Predicting the Daily Covariance Matrix for S&P 100 Stocks Using Intraday Data - But Which Frequency To Use?
This paper investigates the merits of high-frequency intraday data when forming minimum variance portfolios and minimum tracking error portfolios with daily rebalancing from the individual constituents of the S&P 100 index. We focus on the issue of determining the optimal sampling frequency, which strikes a balance between variance and bias in covariance matrix estimates due to market microstructure effects such as non-synchronous trading and bid-ask bounce. The optimal sampling frequency typically ranges between 30- and 65-minutes, considerably lower than the popular five-minute frequency. We also examine how bias-correction procedures, based on the addition of leads and lags and on scaling, and a variance-reduction technique, based on subsampling, affect the performance.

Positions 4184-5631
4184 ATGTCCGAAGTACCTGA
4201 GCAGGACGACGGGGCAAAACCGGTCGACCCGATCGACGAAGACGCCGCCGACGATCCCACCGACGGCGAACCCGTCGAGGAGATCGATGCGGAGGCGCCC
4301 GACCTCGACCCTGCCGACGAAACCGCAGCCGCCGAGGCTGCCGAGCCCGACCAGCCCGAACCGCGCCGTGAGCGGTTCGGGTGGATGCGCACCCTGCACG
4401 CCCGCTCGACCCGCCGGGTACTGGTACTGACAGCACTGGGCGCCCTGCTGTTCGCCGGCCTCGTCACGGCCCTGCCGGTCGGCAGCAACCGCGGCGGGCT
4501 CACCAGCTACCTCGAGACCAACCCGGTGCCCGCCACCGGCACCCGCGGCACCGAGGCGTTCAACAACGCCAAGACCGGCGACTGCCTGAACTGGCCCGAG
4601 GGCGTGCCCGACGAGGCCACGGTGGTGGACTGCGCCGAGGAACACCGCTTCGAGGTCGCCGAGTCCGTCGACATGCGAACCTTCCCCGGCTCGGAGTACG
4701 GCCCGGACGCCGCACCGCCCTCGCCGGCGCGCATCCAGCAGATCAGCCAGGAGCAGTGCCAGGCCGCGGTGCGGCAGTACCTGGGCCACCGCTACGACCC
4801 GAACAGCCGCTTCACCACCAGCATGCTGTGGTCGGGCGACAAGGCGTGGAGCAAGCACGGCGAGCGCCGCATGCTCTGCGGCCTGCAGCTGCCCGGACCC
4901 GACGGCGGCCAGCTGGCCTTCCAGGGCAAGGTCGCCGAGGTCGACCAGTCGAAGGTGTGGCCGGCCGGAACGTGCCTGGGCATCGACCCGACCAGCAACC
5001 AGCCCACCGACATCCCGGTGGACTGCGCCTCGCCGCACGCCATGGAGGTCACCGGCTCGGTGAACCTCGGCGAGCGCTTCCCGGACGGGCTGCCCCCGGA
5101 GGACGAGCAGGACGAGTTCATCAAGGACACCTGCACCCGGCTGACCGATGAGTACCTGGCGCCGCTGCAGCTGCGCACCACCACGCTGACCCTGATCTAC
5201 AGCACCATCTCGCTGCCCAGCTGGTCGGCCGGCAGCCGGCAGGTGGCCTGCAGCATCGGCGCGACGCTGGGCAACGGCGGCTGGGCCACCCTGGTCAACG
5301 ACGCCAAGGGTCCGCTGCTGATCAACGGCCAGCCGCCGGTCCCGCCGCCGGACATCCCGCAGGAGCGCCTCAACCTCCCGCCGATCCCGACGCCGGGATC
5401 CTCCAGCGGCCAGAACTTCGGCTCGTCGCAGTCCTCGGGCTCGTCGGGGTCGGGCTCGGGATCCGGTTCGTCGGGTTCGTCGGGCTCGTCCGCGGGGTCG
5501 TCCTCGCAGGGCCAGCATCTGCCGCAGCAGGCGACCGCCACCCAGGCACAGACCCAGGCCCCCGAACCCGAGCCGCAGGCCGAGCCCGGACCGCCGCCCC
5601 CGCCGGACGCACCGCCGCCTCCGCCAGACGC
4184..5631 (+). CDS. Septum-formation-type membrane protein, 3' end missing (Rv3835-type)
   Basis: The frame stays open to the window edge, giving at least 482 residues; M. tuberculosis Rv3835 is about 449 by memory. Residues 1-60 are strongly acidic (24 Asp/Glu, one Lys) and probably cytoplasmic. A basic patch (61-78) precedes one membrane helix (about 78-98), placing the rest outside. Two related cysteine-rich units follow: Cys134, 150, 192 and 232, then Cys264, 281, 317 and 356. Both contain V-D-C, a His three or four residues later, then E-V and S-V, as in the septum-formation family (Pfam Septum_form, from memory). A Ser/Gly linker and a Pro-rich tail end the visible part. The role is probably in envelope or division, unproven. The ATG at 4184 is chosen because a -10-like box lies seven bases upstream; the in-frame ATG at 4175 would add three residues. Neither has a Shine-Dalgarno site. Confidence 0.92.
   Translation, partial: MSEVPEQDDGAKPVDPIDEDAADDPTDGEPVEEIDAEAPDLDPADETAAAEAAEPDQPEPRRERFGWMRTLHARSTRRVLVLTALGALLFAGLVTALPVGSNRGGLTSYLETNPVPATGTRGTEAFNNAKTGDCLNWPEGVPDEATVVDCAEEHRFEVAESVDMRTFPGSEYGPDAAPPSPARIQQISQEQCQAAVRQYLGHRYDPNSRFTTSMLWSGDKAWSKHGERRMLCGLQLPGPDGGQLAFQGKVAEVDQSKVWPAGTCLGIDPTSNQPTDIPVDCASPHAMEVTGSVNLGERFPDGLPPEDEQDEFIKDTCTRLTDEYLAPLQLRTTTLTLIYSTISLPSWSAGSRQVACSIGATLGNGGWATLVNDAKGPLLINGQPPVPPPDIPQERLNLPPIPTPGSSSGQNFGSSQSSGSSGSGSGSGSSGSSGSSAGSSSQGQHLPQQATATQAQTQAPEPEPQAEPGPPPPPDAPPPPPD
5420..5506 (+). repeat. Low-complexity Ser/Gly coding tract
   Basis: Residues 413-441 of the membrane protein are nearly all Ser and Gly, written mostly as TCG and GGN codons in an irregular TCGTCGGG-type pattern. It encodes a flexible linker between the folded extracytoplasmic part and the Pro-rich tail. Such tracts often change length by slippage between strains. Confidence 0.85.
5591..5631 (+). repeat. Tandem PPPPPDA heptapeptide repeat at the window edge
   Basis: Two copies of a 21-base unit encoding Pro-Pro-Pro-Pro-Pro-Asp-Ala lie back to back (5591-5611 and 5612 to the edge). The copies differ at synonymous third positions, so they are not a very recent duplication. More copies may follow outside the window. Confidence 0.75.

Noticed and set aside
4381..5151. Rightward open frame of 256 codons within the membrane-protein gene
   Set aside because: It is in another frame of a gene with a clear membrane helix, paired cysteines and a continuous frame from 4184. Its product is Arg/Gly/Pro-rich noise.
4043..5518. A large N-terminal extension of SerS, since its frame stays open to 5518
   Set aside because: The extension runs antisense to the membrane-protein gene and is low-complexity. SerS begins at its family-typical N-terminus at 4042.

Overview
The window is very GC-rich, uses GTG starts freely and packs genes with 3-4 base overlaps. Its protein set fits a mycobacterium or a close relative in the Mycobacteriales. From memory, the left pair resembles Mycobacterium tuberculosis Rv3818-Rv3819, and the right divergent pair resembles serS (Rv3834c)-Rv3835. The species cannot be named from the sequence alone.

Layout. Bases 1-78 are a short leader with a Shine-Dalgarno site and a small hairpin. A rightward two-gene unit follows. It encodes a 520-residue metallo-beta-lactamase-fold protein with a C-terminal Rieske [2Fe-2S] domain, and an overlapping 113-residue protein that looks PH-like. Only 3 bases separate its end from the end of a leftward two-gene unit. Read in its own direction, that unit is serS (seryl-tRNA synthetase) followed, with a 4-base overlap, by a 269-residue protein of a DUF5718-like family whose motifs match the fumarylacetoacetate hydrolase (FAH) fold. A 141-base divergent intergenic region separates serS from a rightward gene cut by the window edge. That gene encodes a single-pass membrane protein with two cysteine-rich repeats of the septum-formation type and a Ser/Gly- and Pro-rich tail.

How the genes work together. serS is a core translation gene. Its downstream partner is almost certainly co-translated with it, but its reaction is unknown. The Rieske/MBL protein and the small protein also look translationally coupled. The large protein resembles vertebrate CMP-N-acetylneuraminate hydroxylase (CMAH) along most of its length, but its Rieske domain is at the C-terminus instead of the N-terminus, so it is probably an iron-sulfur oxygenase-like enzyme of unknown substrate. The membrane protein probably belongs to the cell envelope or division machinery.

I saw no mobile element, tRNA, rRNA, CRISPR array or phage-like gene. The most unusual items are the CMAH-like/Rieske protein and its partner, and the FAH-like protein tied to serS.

|Keywords||high-frequency data, mean-variance analysis, realized volatility, tracking error, volatility timing|
de Pooter, M.D., Martens, M.P.E., & van Dijk, D.J.C.. (2005). Predicting the Daily Covariance Matrix for S&P 100 Stocks Using Intraday Data - But Which Frequency To Use? (No. TI 05-089/4). Retrieved from http://hdl.handle.net/1765/6959